The t-test was used for continuous data, and the chi-squared test was used for cross tabulation. Multiple comparisons (Kruskal-Wallis and Bonferroni correction) were performed for the 71 participants to evaluate their understanding of CL/P at different time periods (before and during elementary school, junior high school, and high school). The data were also subjected to regression analysis with self-esteem category as the dependant variable.
Participants were divided into high, middle, and low groups by self-esteem score and comparatively analysed, a technique employed in numerous fields . Typically, when dividing participants into groups, a cut-off of the mean ± 1.5 standard deviation (SD) is sometimes used or participants are divided into three equal-sized groups . Because the self-esteem scores in this study were higher than those in other Japanese studies of the same age groups , a cut-off point of the mean ± 1.5 SD and dividing the participants into three equal groups were considered inappropriate. After considering the mean and median values, the distributions reported in previous studies, and the interview results, we divided the participants into three groups based on the self-esteem scores as follows: high self-esteem group, total score ≥ 36 points (25 participants); middle self-esteem group, 29 < total score < 36 (26 participants); and; low self-esteem group, total score ≤ 29 points (20 participants). The group allocations were based on a previously published protocol .
The sociodemographic characteristics of the participants are shown in Table 1. The majority of participants (71.8%) were women, and the mean age of the group was 33.8 years. Unilateral CL/P was the most common diagnosis (46.5%), but some participants were unsure of whether their CL/P was complete or incomplete, or unilateral or bilateral.
Age of CL/P disclosure and patient response
Participants knowledge of their cleft lip and palate (n = 71)
Age when participants noticed their mouth/lip was different
Pre-elementary school (0–5 years)
Early elementary school (6–8 years)
Late elementary school (9–11 years)
Junior high school (12–15 years)
Action upon noticing their CL/P
Did not ask anyone
Other response/No answer
Explanation provided by others upon asking (multiple answers)
Identified as a malformation
Age when participants learned the name, cause, and congenital name of malformation
Early elementary school
Late elementary school
Junior high school
Post-high school (≥19 years)
a Manner that participants obtained the above information (n = 70)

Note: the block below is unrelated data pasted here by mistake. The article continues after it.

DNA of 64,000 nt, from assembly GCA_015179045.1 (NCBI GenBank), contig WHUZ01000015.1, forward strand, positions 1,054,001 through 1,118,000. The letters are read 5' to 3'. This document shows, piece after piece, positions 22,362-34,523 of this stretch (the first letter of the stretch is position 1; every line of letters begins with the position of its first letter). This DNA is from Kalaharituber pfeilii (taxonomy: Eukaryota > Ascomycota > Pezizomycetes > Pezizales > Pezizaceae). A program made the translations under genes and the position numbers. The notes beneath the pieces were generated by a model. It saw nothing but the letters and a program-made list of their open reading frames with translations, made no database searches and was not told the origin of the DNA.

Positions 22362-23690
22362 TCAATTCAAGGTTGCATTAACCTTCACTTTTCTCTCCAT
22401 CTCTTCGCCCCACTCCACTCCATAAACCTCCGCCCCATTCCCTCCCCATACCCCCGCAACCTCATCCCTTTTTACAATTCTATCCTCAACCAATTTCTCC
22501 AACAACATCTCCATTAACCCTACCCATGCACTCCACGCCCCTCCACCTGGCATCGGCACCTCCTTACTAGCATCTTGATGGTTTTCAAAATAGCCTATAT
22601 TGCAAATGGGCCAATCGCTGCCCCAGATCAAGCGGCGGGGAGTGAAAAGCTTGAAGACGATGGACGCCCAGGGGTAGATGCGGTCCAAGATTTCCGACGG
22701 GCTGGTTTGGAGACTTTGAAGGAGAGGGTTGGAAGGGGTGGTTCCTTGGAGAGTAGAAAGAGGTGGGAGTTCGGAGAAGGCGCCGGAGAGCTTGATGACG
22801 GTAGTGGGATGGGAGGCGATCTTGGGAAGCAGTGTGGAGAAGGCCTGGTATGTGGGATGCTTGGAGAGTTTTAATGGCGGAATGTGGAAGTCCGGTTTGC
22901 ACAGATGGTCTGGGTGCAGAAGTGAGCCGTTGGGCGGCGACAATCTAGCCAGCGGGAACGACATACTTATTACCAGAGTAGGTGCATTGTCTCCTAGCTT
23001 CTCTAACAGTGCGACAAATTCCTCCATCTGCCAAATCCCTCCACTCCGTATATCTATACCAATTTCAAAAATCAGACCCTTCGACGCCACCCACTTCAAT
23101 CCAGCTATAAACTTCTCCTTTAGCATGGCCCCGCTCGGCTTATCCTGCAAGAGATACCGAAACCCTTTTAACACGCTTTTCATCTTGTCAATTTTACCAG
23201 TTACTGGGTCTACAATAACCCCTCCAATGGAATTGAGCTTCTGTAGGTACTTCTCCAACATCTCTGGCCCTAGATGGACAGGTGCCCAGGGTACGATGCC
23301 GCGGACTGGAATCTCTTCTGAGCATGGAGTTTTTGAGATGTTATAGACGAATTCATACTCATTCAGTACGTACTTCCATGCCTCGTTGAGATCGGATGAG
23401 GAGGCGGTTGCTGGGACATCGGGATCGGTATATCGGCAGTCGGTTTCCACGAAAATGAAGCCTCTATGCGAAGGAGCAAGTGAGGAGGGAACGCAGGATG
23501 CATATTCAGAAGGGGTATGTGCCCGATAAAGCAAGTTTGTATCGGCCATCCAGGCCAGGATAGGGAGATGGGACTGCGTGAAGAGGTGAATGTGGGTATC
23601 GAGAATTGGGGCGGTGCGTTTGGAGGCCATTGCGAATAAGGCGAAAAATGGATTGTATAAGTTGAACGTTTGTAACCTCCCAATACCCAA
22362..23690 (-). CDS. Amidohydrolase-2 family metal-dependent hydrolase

Told by someone
Learned on own
Learned by chance
Frequency of discussion on CL/P with others and underlying motivations
Among the participants who noticed that they had CL/P, 28 (39.4%) did not ask anyone about their condition. In the free description column of the questionnaire, nine participants stated that they felt the topic was taboo based on their parents’ demeanour and on daily exchange with family members. One patient stated that “it was hopeless even to ask about that face,” (4) and “that my parents would feel sad if I asked about my diagnosis” (4).
Manner of CL/P disclosure and associated self-esteem
Thirty-four (47.8%) participants knew that their condition was congenital by the end of elementary school (11 years of age), while 22 (30.1%) knew after age 19 years. Twenty-four participants learned about their CL/P from their mothers; three from the attending physician; and two from their father. However, several participants reported learning about their CL/P in an undesirable and traumatic way. For example, one participant became aware during the birth of her child; the obstetrician diagnosed her child with CL/P and informed the mother of her own CL/P simultaneously. A total of 22 (31%) participants learned about CL/P on their own using books and the Internet, and 19 participants learned after 19 years of age, indicating that many participants were unaware of their condition for a long period.
Participants’ initial awareness of and response to CL/P according to time period
Period when participant learned about CL/P
Before or during elementary school
3.24 ± 0.8
Junior high school
2.82 ± 0.4
High school/post-high school
1.92 ± 0.6
Participants’ answers to questions about having CL/P by time period (n = 71) a
Early elementary school (6–8 years)
Late elementary school (9–11 years)
Junior high school (12–15 years)
High school (16–18 years)
Awareness and understanding of CL/P
I was worried about the scars around my mouth and the shape of my nose.
I was worried about my speech.
I understood that the scars around my mouth and my speech were due to a medical condition.
I understood the reason for the hospital visits and admissions.
Relationship with physician
I actively asked my doctor questions.
I think my doctor knows my feelings and hopes well.
Family conversations about CL/P
It was natural to talk about my medical condition with my family.
Someone pointed out my face or speech.
It was hard to have my face or speech pointed out.b
Someone made fun of my face or speech.
It was hard to be mocked about my face or speech.b
Someone used abusive words or violence.
It was hard to experience abusive words or violence.b
Significant differences in survey scores and responses between the high and low self-esteem groups
High SE group (n = 25)
Low SE group (n = 20)
Mean ± SD
Mean ± SD
Self-esteem score (range, 10–50)
41.0 ± 3.8
22.5 ± 4.8
Self-stigma score (range, 3–12)
5.0 ± 0.9
7.7 ± 2.8
Disclosure of CL/P to others (range, 3–12)
12.1 ± 1.4
7.0 ± 3.0
I was raised not to be conscious about my CL/Pa
Period during which participants received sufficient support from someone important to them (range, 1–5)b,c
1.8 ± 0.8
1.0 ± 0.7
Period during which participant actively asked doctors questions about CL/P (range, 1–5)b,c
1.2 ± 1.0
0.6 ± 0.4
Family and physician relationships
As shown in Table 4, after reaching adulthood, only 32.9% of participants asked their doctors about CL/P, and less than 40% felt that they currently had good communication with their doctors. Only 17 patients (23.9%) felt that their doctors understood their feelings and goals after age 19 years, and 29 patients (40.8%) answered no to the same question.